WHAT IS AN EPS FILE?
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EPS stands for Encapsulated PostScript. It is a versatile vector format, which instead of saving the image pixel by pixel (raster bitmaps e.g. jpg and gif files), it saves it as lines and curves. Thus the logos provided in this format are infinitely scalable and editable line by line. EPS files can be generated by all drawing applications as well as most layout applications. Image manipulation programs like Adobe® Photoshop® can also save bitmap images as EPS-files.
Some printer drivers are also capable of generating EPS-files as well as PostScript files.
WHAT COMPUTER PROGRAMS DO THE EPS LOGO FILES WORK WITH?
All commercial drawing and desktop publishing programs, such as CorelDRAW®, Adobe® Illustrator®, QuarkXPress™, Deneba Canvas™, Adobe® PageMaker®, Macromedia FreeHand, can use these logos. Also if your software can import EPS files (*.eps) for example Adobe® Photoshop®.
Finally they can be used in most vinyl cutting software like SignLab and SignMate.
WINDOWS OR MACINTOSH?
EPS files will work on both Windows and Macintosh computers.
WHAT IS THE RESOLUTION?
All the logos are in vector format, which means that they are resolution independent. They can be re-sized to any dimension with absolutely no loss of quality. The can also be edited line by line, curve by curve.
WILL I HAVE TO TRACE THE LOGO?
No, we've done the work for you all the logos are fully vectorized and available as EPS files.
WHEN I OPEN THE EPS FILE ALL I GET IS A LOW RESOLUTION BITMAP WHY?
Although this is rare, It appears you are using an older or incompatible version of the software. We promise however to make it work for you. Simply send us an email with the software/version you are using and we will convert the file for you.
WHEN I OPEN THE EPS FILE ALL I GET IS A WHITE BOX WITH AN X IN IT?
When you receive your eps logos by email don't open them directly. Save them to your hard drive first then start your software package and open the files through the program.
Encapsulated PostScript, or EPS, is a DSC-conforming PostScript document with additional restrictions intended to make EPS files usable as a graphics file format. In other words, EPS files are more-or-less self-contained, reasonably predictable PostScript documents that describe an image or drawing, that can be placed within another PostScript document.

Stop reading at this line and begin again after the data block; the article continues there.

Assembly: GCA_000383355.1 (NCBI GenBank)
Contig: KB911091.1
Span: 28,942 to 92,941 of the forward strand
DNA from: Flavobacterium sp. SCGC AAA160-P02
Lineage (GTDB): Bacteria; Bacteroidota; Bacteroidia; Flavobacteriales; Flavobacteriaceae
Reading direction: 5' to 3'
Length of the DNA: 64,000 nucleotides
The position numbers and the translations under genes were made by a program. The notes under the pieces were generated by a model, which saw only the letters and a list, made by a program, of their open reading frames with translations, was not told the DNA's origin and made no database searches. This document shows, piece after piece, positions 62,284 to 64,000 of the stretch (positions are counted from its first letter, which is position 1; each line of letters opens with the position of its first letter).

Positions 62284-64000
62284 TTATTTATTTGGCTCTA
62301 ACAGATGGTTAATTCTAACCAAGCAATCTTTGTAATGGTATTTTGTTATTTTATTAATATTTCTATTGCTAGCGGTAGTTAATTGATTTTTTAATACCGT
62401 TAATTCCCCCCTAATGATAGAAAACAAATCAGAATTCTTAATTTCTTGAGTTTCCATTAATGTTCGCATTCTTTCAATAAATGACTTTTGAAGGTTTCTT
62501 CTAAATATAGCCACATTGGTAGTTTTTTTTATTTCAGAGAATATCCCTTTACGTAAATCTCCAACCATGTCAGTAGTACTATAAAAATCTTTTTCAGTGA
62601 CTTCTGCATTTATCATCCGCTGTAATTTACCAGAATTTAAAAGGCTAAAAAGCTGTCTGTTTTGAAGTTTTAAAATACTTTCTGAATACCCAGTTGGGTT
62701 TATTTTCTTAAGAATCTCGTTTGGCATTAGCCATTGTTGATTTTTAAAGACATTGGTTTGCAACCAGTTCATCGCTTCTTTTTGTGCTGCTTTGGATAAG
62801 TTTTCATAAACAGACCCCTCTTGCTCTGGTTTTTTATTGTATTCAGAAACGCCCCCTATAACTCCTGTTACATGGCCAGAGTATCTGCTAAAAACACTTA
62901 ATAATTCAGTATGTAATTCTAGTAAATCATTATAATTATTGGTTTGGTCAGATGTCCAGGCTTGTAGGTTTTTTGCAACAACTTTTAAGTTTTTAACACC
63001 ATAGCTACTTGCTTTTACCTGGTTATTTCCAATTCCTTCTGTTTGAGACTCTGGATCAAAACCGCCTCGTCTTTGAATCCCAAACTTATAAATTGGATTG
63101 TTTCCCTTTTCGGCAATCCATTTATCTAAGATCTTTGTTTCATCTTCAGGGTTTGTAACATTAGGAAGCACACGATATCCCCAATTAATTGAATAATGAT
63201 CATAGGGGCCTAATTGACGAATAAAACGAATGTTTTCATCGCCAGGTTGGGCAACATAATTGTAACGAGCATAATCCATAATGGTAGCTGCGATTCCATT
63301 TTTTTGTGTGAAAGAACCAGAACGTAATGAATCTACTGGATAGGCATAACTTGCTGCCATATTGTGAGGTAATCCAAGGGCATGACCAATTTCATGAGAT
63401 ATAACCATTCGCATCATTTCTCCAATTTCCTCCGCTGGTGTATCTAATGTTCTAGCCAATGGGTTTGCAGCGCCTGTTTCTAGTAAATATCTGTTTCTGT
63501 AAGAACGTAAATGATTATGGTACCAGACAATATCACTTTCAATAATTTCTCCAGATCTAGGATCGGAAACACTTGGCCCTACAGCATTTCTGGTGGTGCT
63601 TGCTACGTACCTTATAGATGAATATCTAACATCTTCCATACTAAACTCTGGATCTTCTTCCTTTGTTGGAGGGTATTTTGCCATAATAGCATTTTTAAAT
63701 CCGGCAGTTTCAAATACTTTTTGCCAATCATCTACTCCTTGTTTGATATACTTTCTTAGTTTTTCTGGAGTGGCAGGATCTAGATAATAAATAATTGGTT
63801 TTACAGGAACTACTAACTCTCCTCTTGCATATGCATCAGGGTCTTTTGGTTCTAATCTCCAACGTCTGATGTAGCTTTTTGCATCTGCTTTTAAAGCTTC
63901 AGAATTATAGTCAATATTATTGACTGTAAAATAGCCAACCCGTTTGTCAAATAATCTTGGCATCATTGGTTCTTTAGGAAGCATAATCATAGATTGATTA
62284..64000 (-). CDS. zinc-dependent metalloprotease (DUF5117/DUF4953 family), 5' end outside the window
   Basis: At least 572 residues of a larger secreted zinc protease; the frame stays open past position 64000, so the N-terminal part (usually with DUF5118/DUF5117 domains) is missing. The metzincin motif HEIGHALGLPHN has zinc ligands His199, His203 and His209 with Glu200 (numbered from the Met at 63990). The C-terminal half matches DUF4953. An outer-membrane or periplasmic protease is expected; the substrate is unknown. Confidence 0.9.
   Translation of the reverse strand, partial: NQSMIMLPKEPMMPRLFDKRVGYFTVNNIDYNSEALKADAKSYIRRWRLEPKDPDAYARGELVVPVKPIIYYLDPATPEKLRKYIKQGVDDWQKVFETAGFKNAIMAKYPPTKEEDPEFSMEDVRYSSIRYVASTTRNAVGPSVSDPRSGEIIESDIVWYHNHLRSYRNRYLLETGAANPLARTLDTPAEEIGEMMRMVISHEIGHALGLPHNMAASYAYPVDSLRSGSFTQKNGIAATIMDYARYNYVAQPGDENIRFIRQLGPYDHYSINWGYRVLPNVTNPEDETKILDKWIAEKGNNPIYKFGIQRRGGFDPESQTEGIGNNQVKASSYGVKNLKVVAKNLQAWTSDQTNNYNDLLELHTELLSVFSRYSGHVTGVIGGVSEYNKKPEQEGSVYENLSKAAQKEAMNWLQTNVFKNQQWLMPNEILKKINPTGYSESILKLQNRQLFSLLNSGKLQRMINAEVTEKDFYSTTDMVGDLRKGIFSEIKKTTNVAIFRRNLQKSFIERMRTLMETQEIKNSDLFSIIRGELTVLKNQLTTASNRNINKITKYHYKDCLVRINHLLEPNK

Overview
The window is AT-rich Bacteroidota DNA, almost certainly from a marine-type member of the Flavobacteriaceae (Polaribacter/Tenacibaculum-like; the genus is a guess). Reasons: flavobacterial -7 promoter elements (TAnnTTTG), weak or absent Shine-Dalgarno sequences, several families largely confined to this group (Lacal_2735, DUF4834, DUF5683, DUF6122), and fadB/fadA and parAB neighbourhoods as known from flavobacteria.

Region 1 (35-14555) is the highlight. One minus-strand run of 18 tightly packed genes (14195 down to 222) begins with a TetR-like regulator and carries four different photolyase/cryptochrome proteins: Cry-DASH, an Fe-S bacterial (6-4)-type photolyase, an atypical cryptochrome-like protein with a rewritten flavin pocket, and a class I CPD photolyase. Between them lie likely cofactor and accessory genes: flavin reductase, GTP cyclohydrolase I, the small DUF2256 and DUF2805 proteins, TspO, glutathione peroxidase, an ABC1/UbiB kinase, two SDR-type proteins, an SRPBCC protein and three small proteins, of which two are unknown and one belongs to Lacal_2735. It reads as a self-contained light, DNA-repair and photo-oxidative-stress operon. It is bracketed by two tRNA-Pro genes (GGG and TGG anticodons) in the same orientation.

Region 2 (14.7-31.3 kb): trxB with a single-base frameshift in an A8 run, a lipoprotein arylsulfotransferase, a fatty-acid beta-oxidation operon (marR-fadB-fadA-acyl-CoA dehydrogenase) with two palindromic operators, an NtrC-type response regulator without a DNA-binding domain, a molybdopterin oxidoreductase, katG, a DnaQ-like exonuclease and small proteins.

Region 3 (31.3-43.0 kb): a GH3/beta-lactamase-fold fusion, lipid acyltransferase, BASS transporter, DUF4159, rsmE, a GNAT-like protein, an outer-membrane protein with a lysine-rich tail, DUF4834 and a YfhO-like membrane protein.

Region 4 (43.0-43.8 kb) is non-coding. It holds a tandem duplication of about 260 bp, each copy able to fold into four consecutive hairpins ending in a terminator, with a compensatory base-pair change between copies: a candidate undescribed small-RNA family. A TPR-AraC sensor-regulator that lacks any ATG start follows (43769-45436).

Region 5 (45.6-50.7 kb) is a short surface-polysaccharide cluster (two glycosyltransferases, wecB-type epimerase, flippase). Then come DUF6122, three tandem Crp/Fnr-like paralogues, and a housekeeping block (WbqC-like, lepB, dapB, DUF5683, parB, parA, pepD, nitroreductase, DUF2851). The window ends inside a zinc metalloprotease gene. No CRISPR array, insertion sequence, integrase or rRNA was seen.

At a minimum, an EPS file contains a BoundingBox DSC comment, describing the rectangle containing the image described by the EPS file. Applications can use this information to lay out the page, even if they are unable to directly render the PostScript inside.
EPS, together with DSC's Open Structuring Conventions, form the basis of early versions of the Adobe Illustrator Artwork file format.
EPS files also frequently include a preview picture of the content, for on-screen display. The idea is to allow a simple preview of the final output in any application that can draw a bitmap. Without this preview the applications would have to directly render the PostScript (PS) data inside the EPS, which was beyond the capabilities of most machines until recently.
When EPS was first implemented, the only machines widely using PostScript were Apple Macintoshes. These machines could not directly render the PostScript, which presented Adobe with the problem of how to provide a preview image while also including the actual PS version for the printer. On the Mac this turned out to be easy to solve, as the Mac file system includes two parts (known as forks) that are logically referred to as one file. By placing the PostScript in the data fork and a standard Mac PICT resource in the resource fork, both images could be moved about together invisibly as if they were one file. While a PICT preview often contains a bitmap it could also contain a vector representation of the whole image, providing very high quality previews.
Neither of these technologies is commonly used on any operating system, however. When faced with the same problems on Microsoft Windows-based versions of their programs, Adobe chose to instead include a TIFF file encoded into the header section of the PostScript. Sometimes, though more rarely, they used the WMF (WindowsMetafile) format instead. WMF has the potential to provide vector previews, similar to PICT on the Mac. Both of these PC format EPS files have a particular disadvantage: because the PostScript data, header and preview are all in the same file, they will cause printing errors if a program does not understand the format well enough to extract only the PostScript data.
A fourth format known as a EPSI includes an ASCII-encoded preview bitmap. This format allows for black-and-white previews only. It is mainly used on UNIX systems.
Unfortunately, with several different ways of representing the preview, they have limited portability. An application which is unable to interpret an EPS file's preview will typically show an empty box on screen, but it will be able to print the file correctly.
The most widely supported kind of preview is a Windows format preview with a TIFF.
Many image converter programs can create EPS files containing the pixels of the image.
An EPS file is a stream of generic PostScript printing commands. Thus many PostScript printer drivers have an option to save as EPS, or to add EPS DSC information to their output which you can "print to file". Saving as EPS was a feature of Microsoft's PSCRIPT.DRV Windows printer driver and Adobe's ADOBEPS.DRV Windows printer driver for Windows versions prior to Windows 2000.